Topics: Markets and Trade
Published: Tuesday, June 30, 2015
A common opinion heard in Mexico is that something ought to be done about the hordes of street vendors who line the sidewalks of the capital, cluttering the entrances to Metro stations, and blocking access to stores, offices and other buildings . . .
Topics: Health Care
Published: Thursday, June 25, 2015
Cosmetic surgery, like most surgeries, is relatively safe. However, like all surgeries, there is some risk of complications, even a slight risk of death, and doctors feel that even if the risk is slight, surgery should be considered carefully . . .
Topics: Real Estate
Published: Wednesday, June 17, 2015
On a hot, sultry afternoon there is nothing quite like having a swimming pool in your back yard to jump into for refreshment. The convenience and intimacy of a private pool are often sought after by home-buyers and extolled by vendors, but unless you have a plan to service your pool, you’ll struggle to keep it in good working order. Fortunately, property maintenance costs in Mexico are lower than the U.S., and with some foresight and planning, you can ensure your investment gives you and your family years of refreshing enjoyment…
Topics: Living | Real Estate
Published: Monday, June 15, 2015
The water heater in our Mexican home is probably heading towards its twentieth year. There’s a little rust around the edges and the swing-door opening that reveals the pilot for lighting, but it’s otherwise looking fine. Given its age and daily use, it’s not entirely unreasonable for the heater to need some attention, and this week attention called in the form of a faulty pilot light . . .
Topics: Living | Markets and Trade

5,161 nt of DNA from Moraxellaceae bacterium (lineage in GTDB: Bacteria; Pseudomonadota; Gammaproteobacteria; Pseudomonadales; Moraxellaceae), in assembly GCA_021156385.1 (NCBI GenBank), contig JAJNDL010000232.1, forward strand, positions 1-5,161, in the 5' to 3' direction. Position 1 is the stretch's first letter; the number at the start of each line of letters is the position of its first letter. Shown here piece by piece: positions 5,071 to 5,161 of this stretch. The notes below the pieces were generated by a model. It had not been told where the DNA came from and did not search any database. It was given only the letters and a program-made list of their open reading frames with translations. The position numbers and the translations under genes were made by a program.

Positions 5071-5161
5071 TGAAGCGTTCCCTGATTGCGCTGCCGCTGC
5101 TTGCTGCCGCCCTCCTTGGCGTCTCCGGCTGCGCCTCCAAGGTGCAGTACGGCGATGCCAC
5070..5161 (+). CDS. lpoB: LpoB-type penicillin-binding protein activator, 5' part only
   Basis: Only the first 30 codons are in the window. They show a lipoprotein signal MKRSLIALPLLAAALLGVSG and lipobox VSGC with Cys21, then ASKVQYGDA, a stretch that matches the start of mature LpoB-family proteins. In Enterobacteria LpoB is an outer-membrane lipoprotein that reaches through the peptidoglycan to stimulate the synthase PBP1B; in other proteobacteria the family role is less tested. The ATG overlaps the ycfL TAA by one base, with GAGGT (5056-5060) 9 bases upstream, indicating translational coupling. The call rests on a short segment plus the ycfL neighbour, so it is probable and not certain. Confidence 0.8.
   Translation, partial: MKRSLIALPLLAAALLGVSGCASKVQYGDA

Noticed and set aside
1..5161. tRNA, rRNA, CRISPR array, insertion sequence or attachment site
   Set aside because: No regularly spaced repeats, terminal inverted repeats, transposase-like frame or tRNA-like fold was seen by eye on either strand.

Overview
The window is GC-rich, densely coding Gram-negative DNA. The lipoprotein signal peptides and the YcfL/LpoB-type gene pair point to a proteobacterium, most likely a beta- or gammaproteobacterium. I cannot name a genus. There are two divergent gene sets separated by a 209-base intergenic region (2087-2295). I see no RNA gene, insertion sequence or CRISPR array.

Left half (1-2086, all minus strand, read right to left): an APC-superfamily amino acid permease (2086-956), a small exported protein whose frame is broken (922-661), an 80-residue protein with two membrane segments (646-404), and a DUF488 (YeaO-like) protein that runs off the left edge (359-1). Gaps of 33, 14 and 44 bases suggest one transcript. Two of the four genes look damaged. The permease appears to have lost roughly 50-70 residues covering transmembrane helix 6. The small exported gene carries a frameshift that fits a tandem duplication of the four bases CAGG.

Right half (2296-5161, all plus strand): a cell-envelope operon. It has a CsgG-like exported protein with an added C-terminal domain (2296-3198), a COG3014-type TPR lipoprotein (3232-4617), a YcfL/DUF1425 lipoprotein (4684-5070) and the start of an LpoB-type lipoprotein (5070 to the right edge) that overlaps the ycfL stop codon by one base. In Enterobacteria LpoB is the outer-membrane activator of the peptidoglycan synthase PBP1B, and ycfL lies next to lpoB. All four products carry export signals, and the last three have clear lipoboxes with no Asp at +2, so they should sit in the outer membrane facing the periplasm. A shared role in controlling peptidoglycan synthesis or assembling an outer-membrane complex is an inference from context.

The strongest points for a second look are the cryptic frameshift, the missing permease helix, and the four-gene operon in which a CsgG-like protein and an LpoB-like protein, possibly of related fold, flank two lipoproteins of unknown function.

Published: Thursday, June 11, 2015
Franchise convenience stores have come a long way in Mexico, proliferating over the years to the extent that there are now thousands of them across the country—from the largest cities to smallest towns . . .
Topics: Culture & History | Learning Spanish
Published: Monday, June 8, 2015
Mexico has a wide variety of dichos or refranes – sayings, maxims, or phrases – some of Mexican origin and others evidently not. By analogy or through rhyme, the dichos are supposed to convey time-honored truths that admit no argument . . .
Published: Thursday, June 4, 2015
A fair rule about torn banknotes is that if you have more than half of the note, then it’s valid, but less than half isn’t. In Mexico merchants of all kinds will reject banknotes that have any part missing, and many will refuse to receive bills that are torn in any way, taped together, or even scribbled on . . .
Topics: Climate and Environment | Travel Essentials
Published: Tuesday, June 2, 2015
In the late summer months, when temperatures reach their peak in the northern hemisphere, Mexico can be host to hurricanes: powerful storms which are born over the oceans, gather strength, and eventually make landfall – most usually along Mexico’s Pacific coast, and less often along the shores of the Gulf of Mexico or Yucatan peninsula . . .
Topics: Learning Spanish
Published: Monday, June 1, 2015
Naco is a derogatory term with racial and class roots that Mexicans use to describe people whose manners and tastes are considered to pertain to the lower classes. The word apparently originated in colonial times and referred to an indigenous servant of the Spanish gentry. In modern times, its use has become more widespread and its application broadened to include anyone deemed to show a lack of education in their use of language, taste in music, food, cars, or anything else . . .
Topics: Food and Drink
Published: Thursday, May 28, 2015
Coffee is among Mexico’s important crops, with the country producing 240,000 metric tons a year of the beans, of which it exports about three quarters and consumes the rest. Along with its wide variety of coffees, Mexico has an ample choice of places to drink them in . . .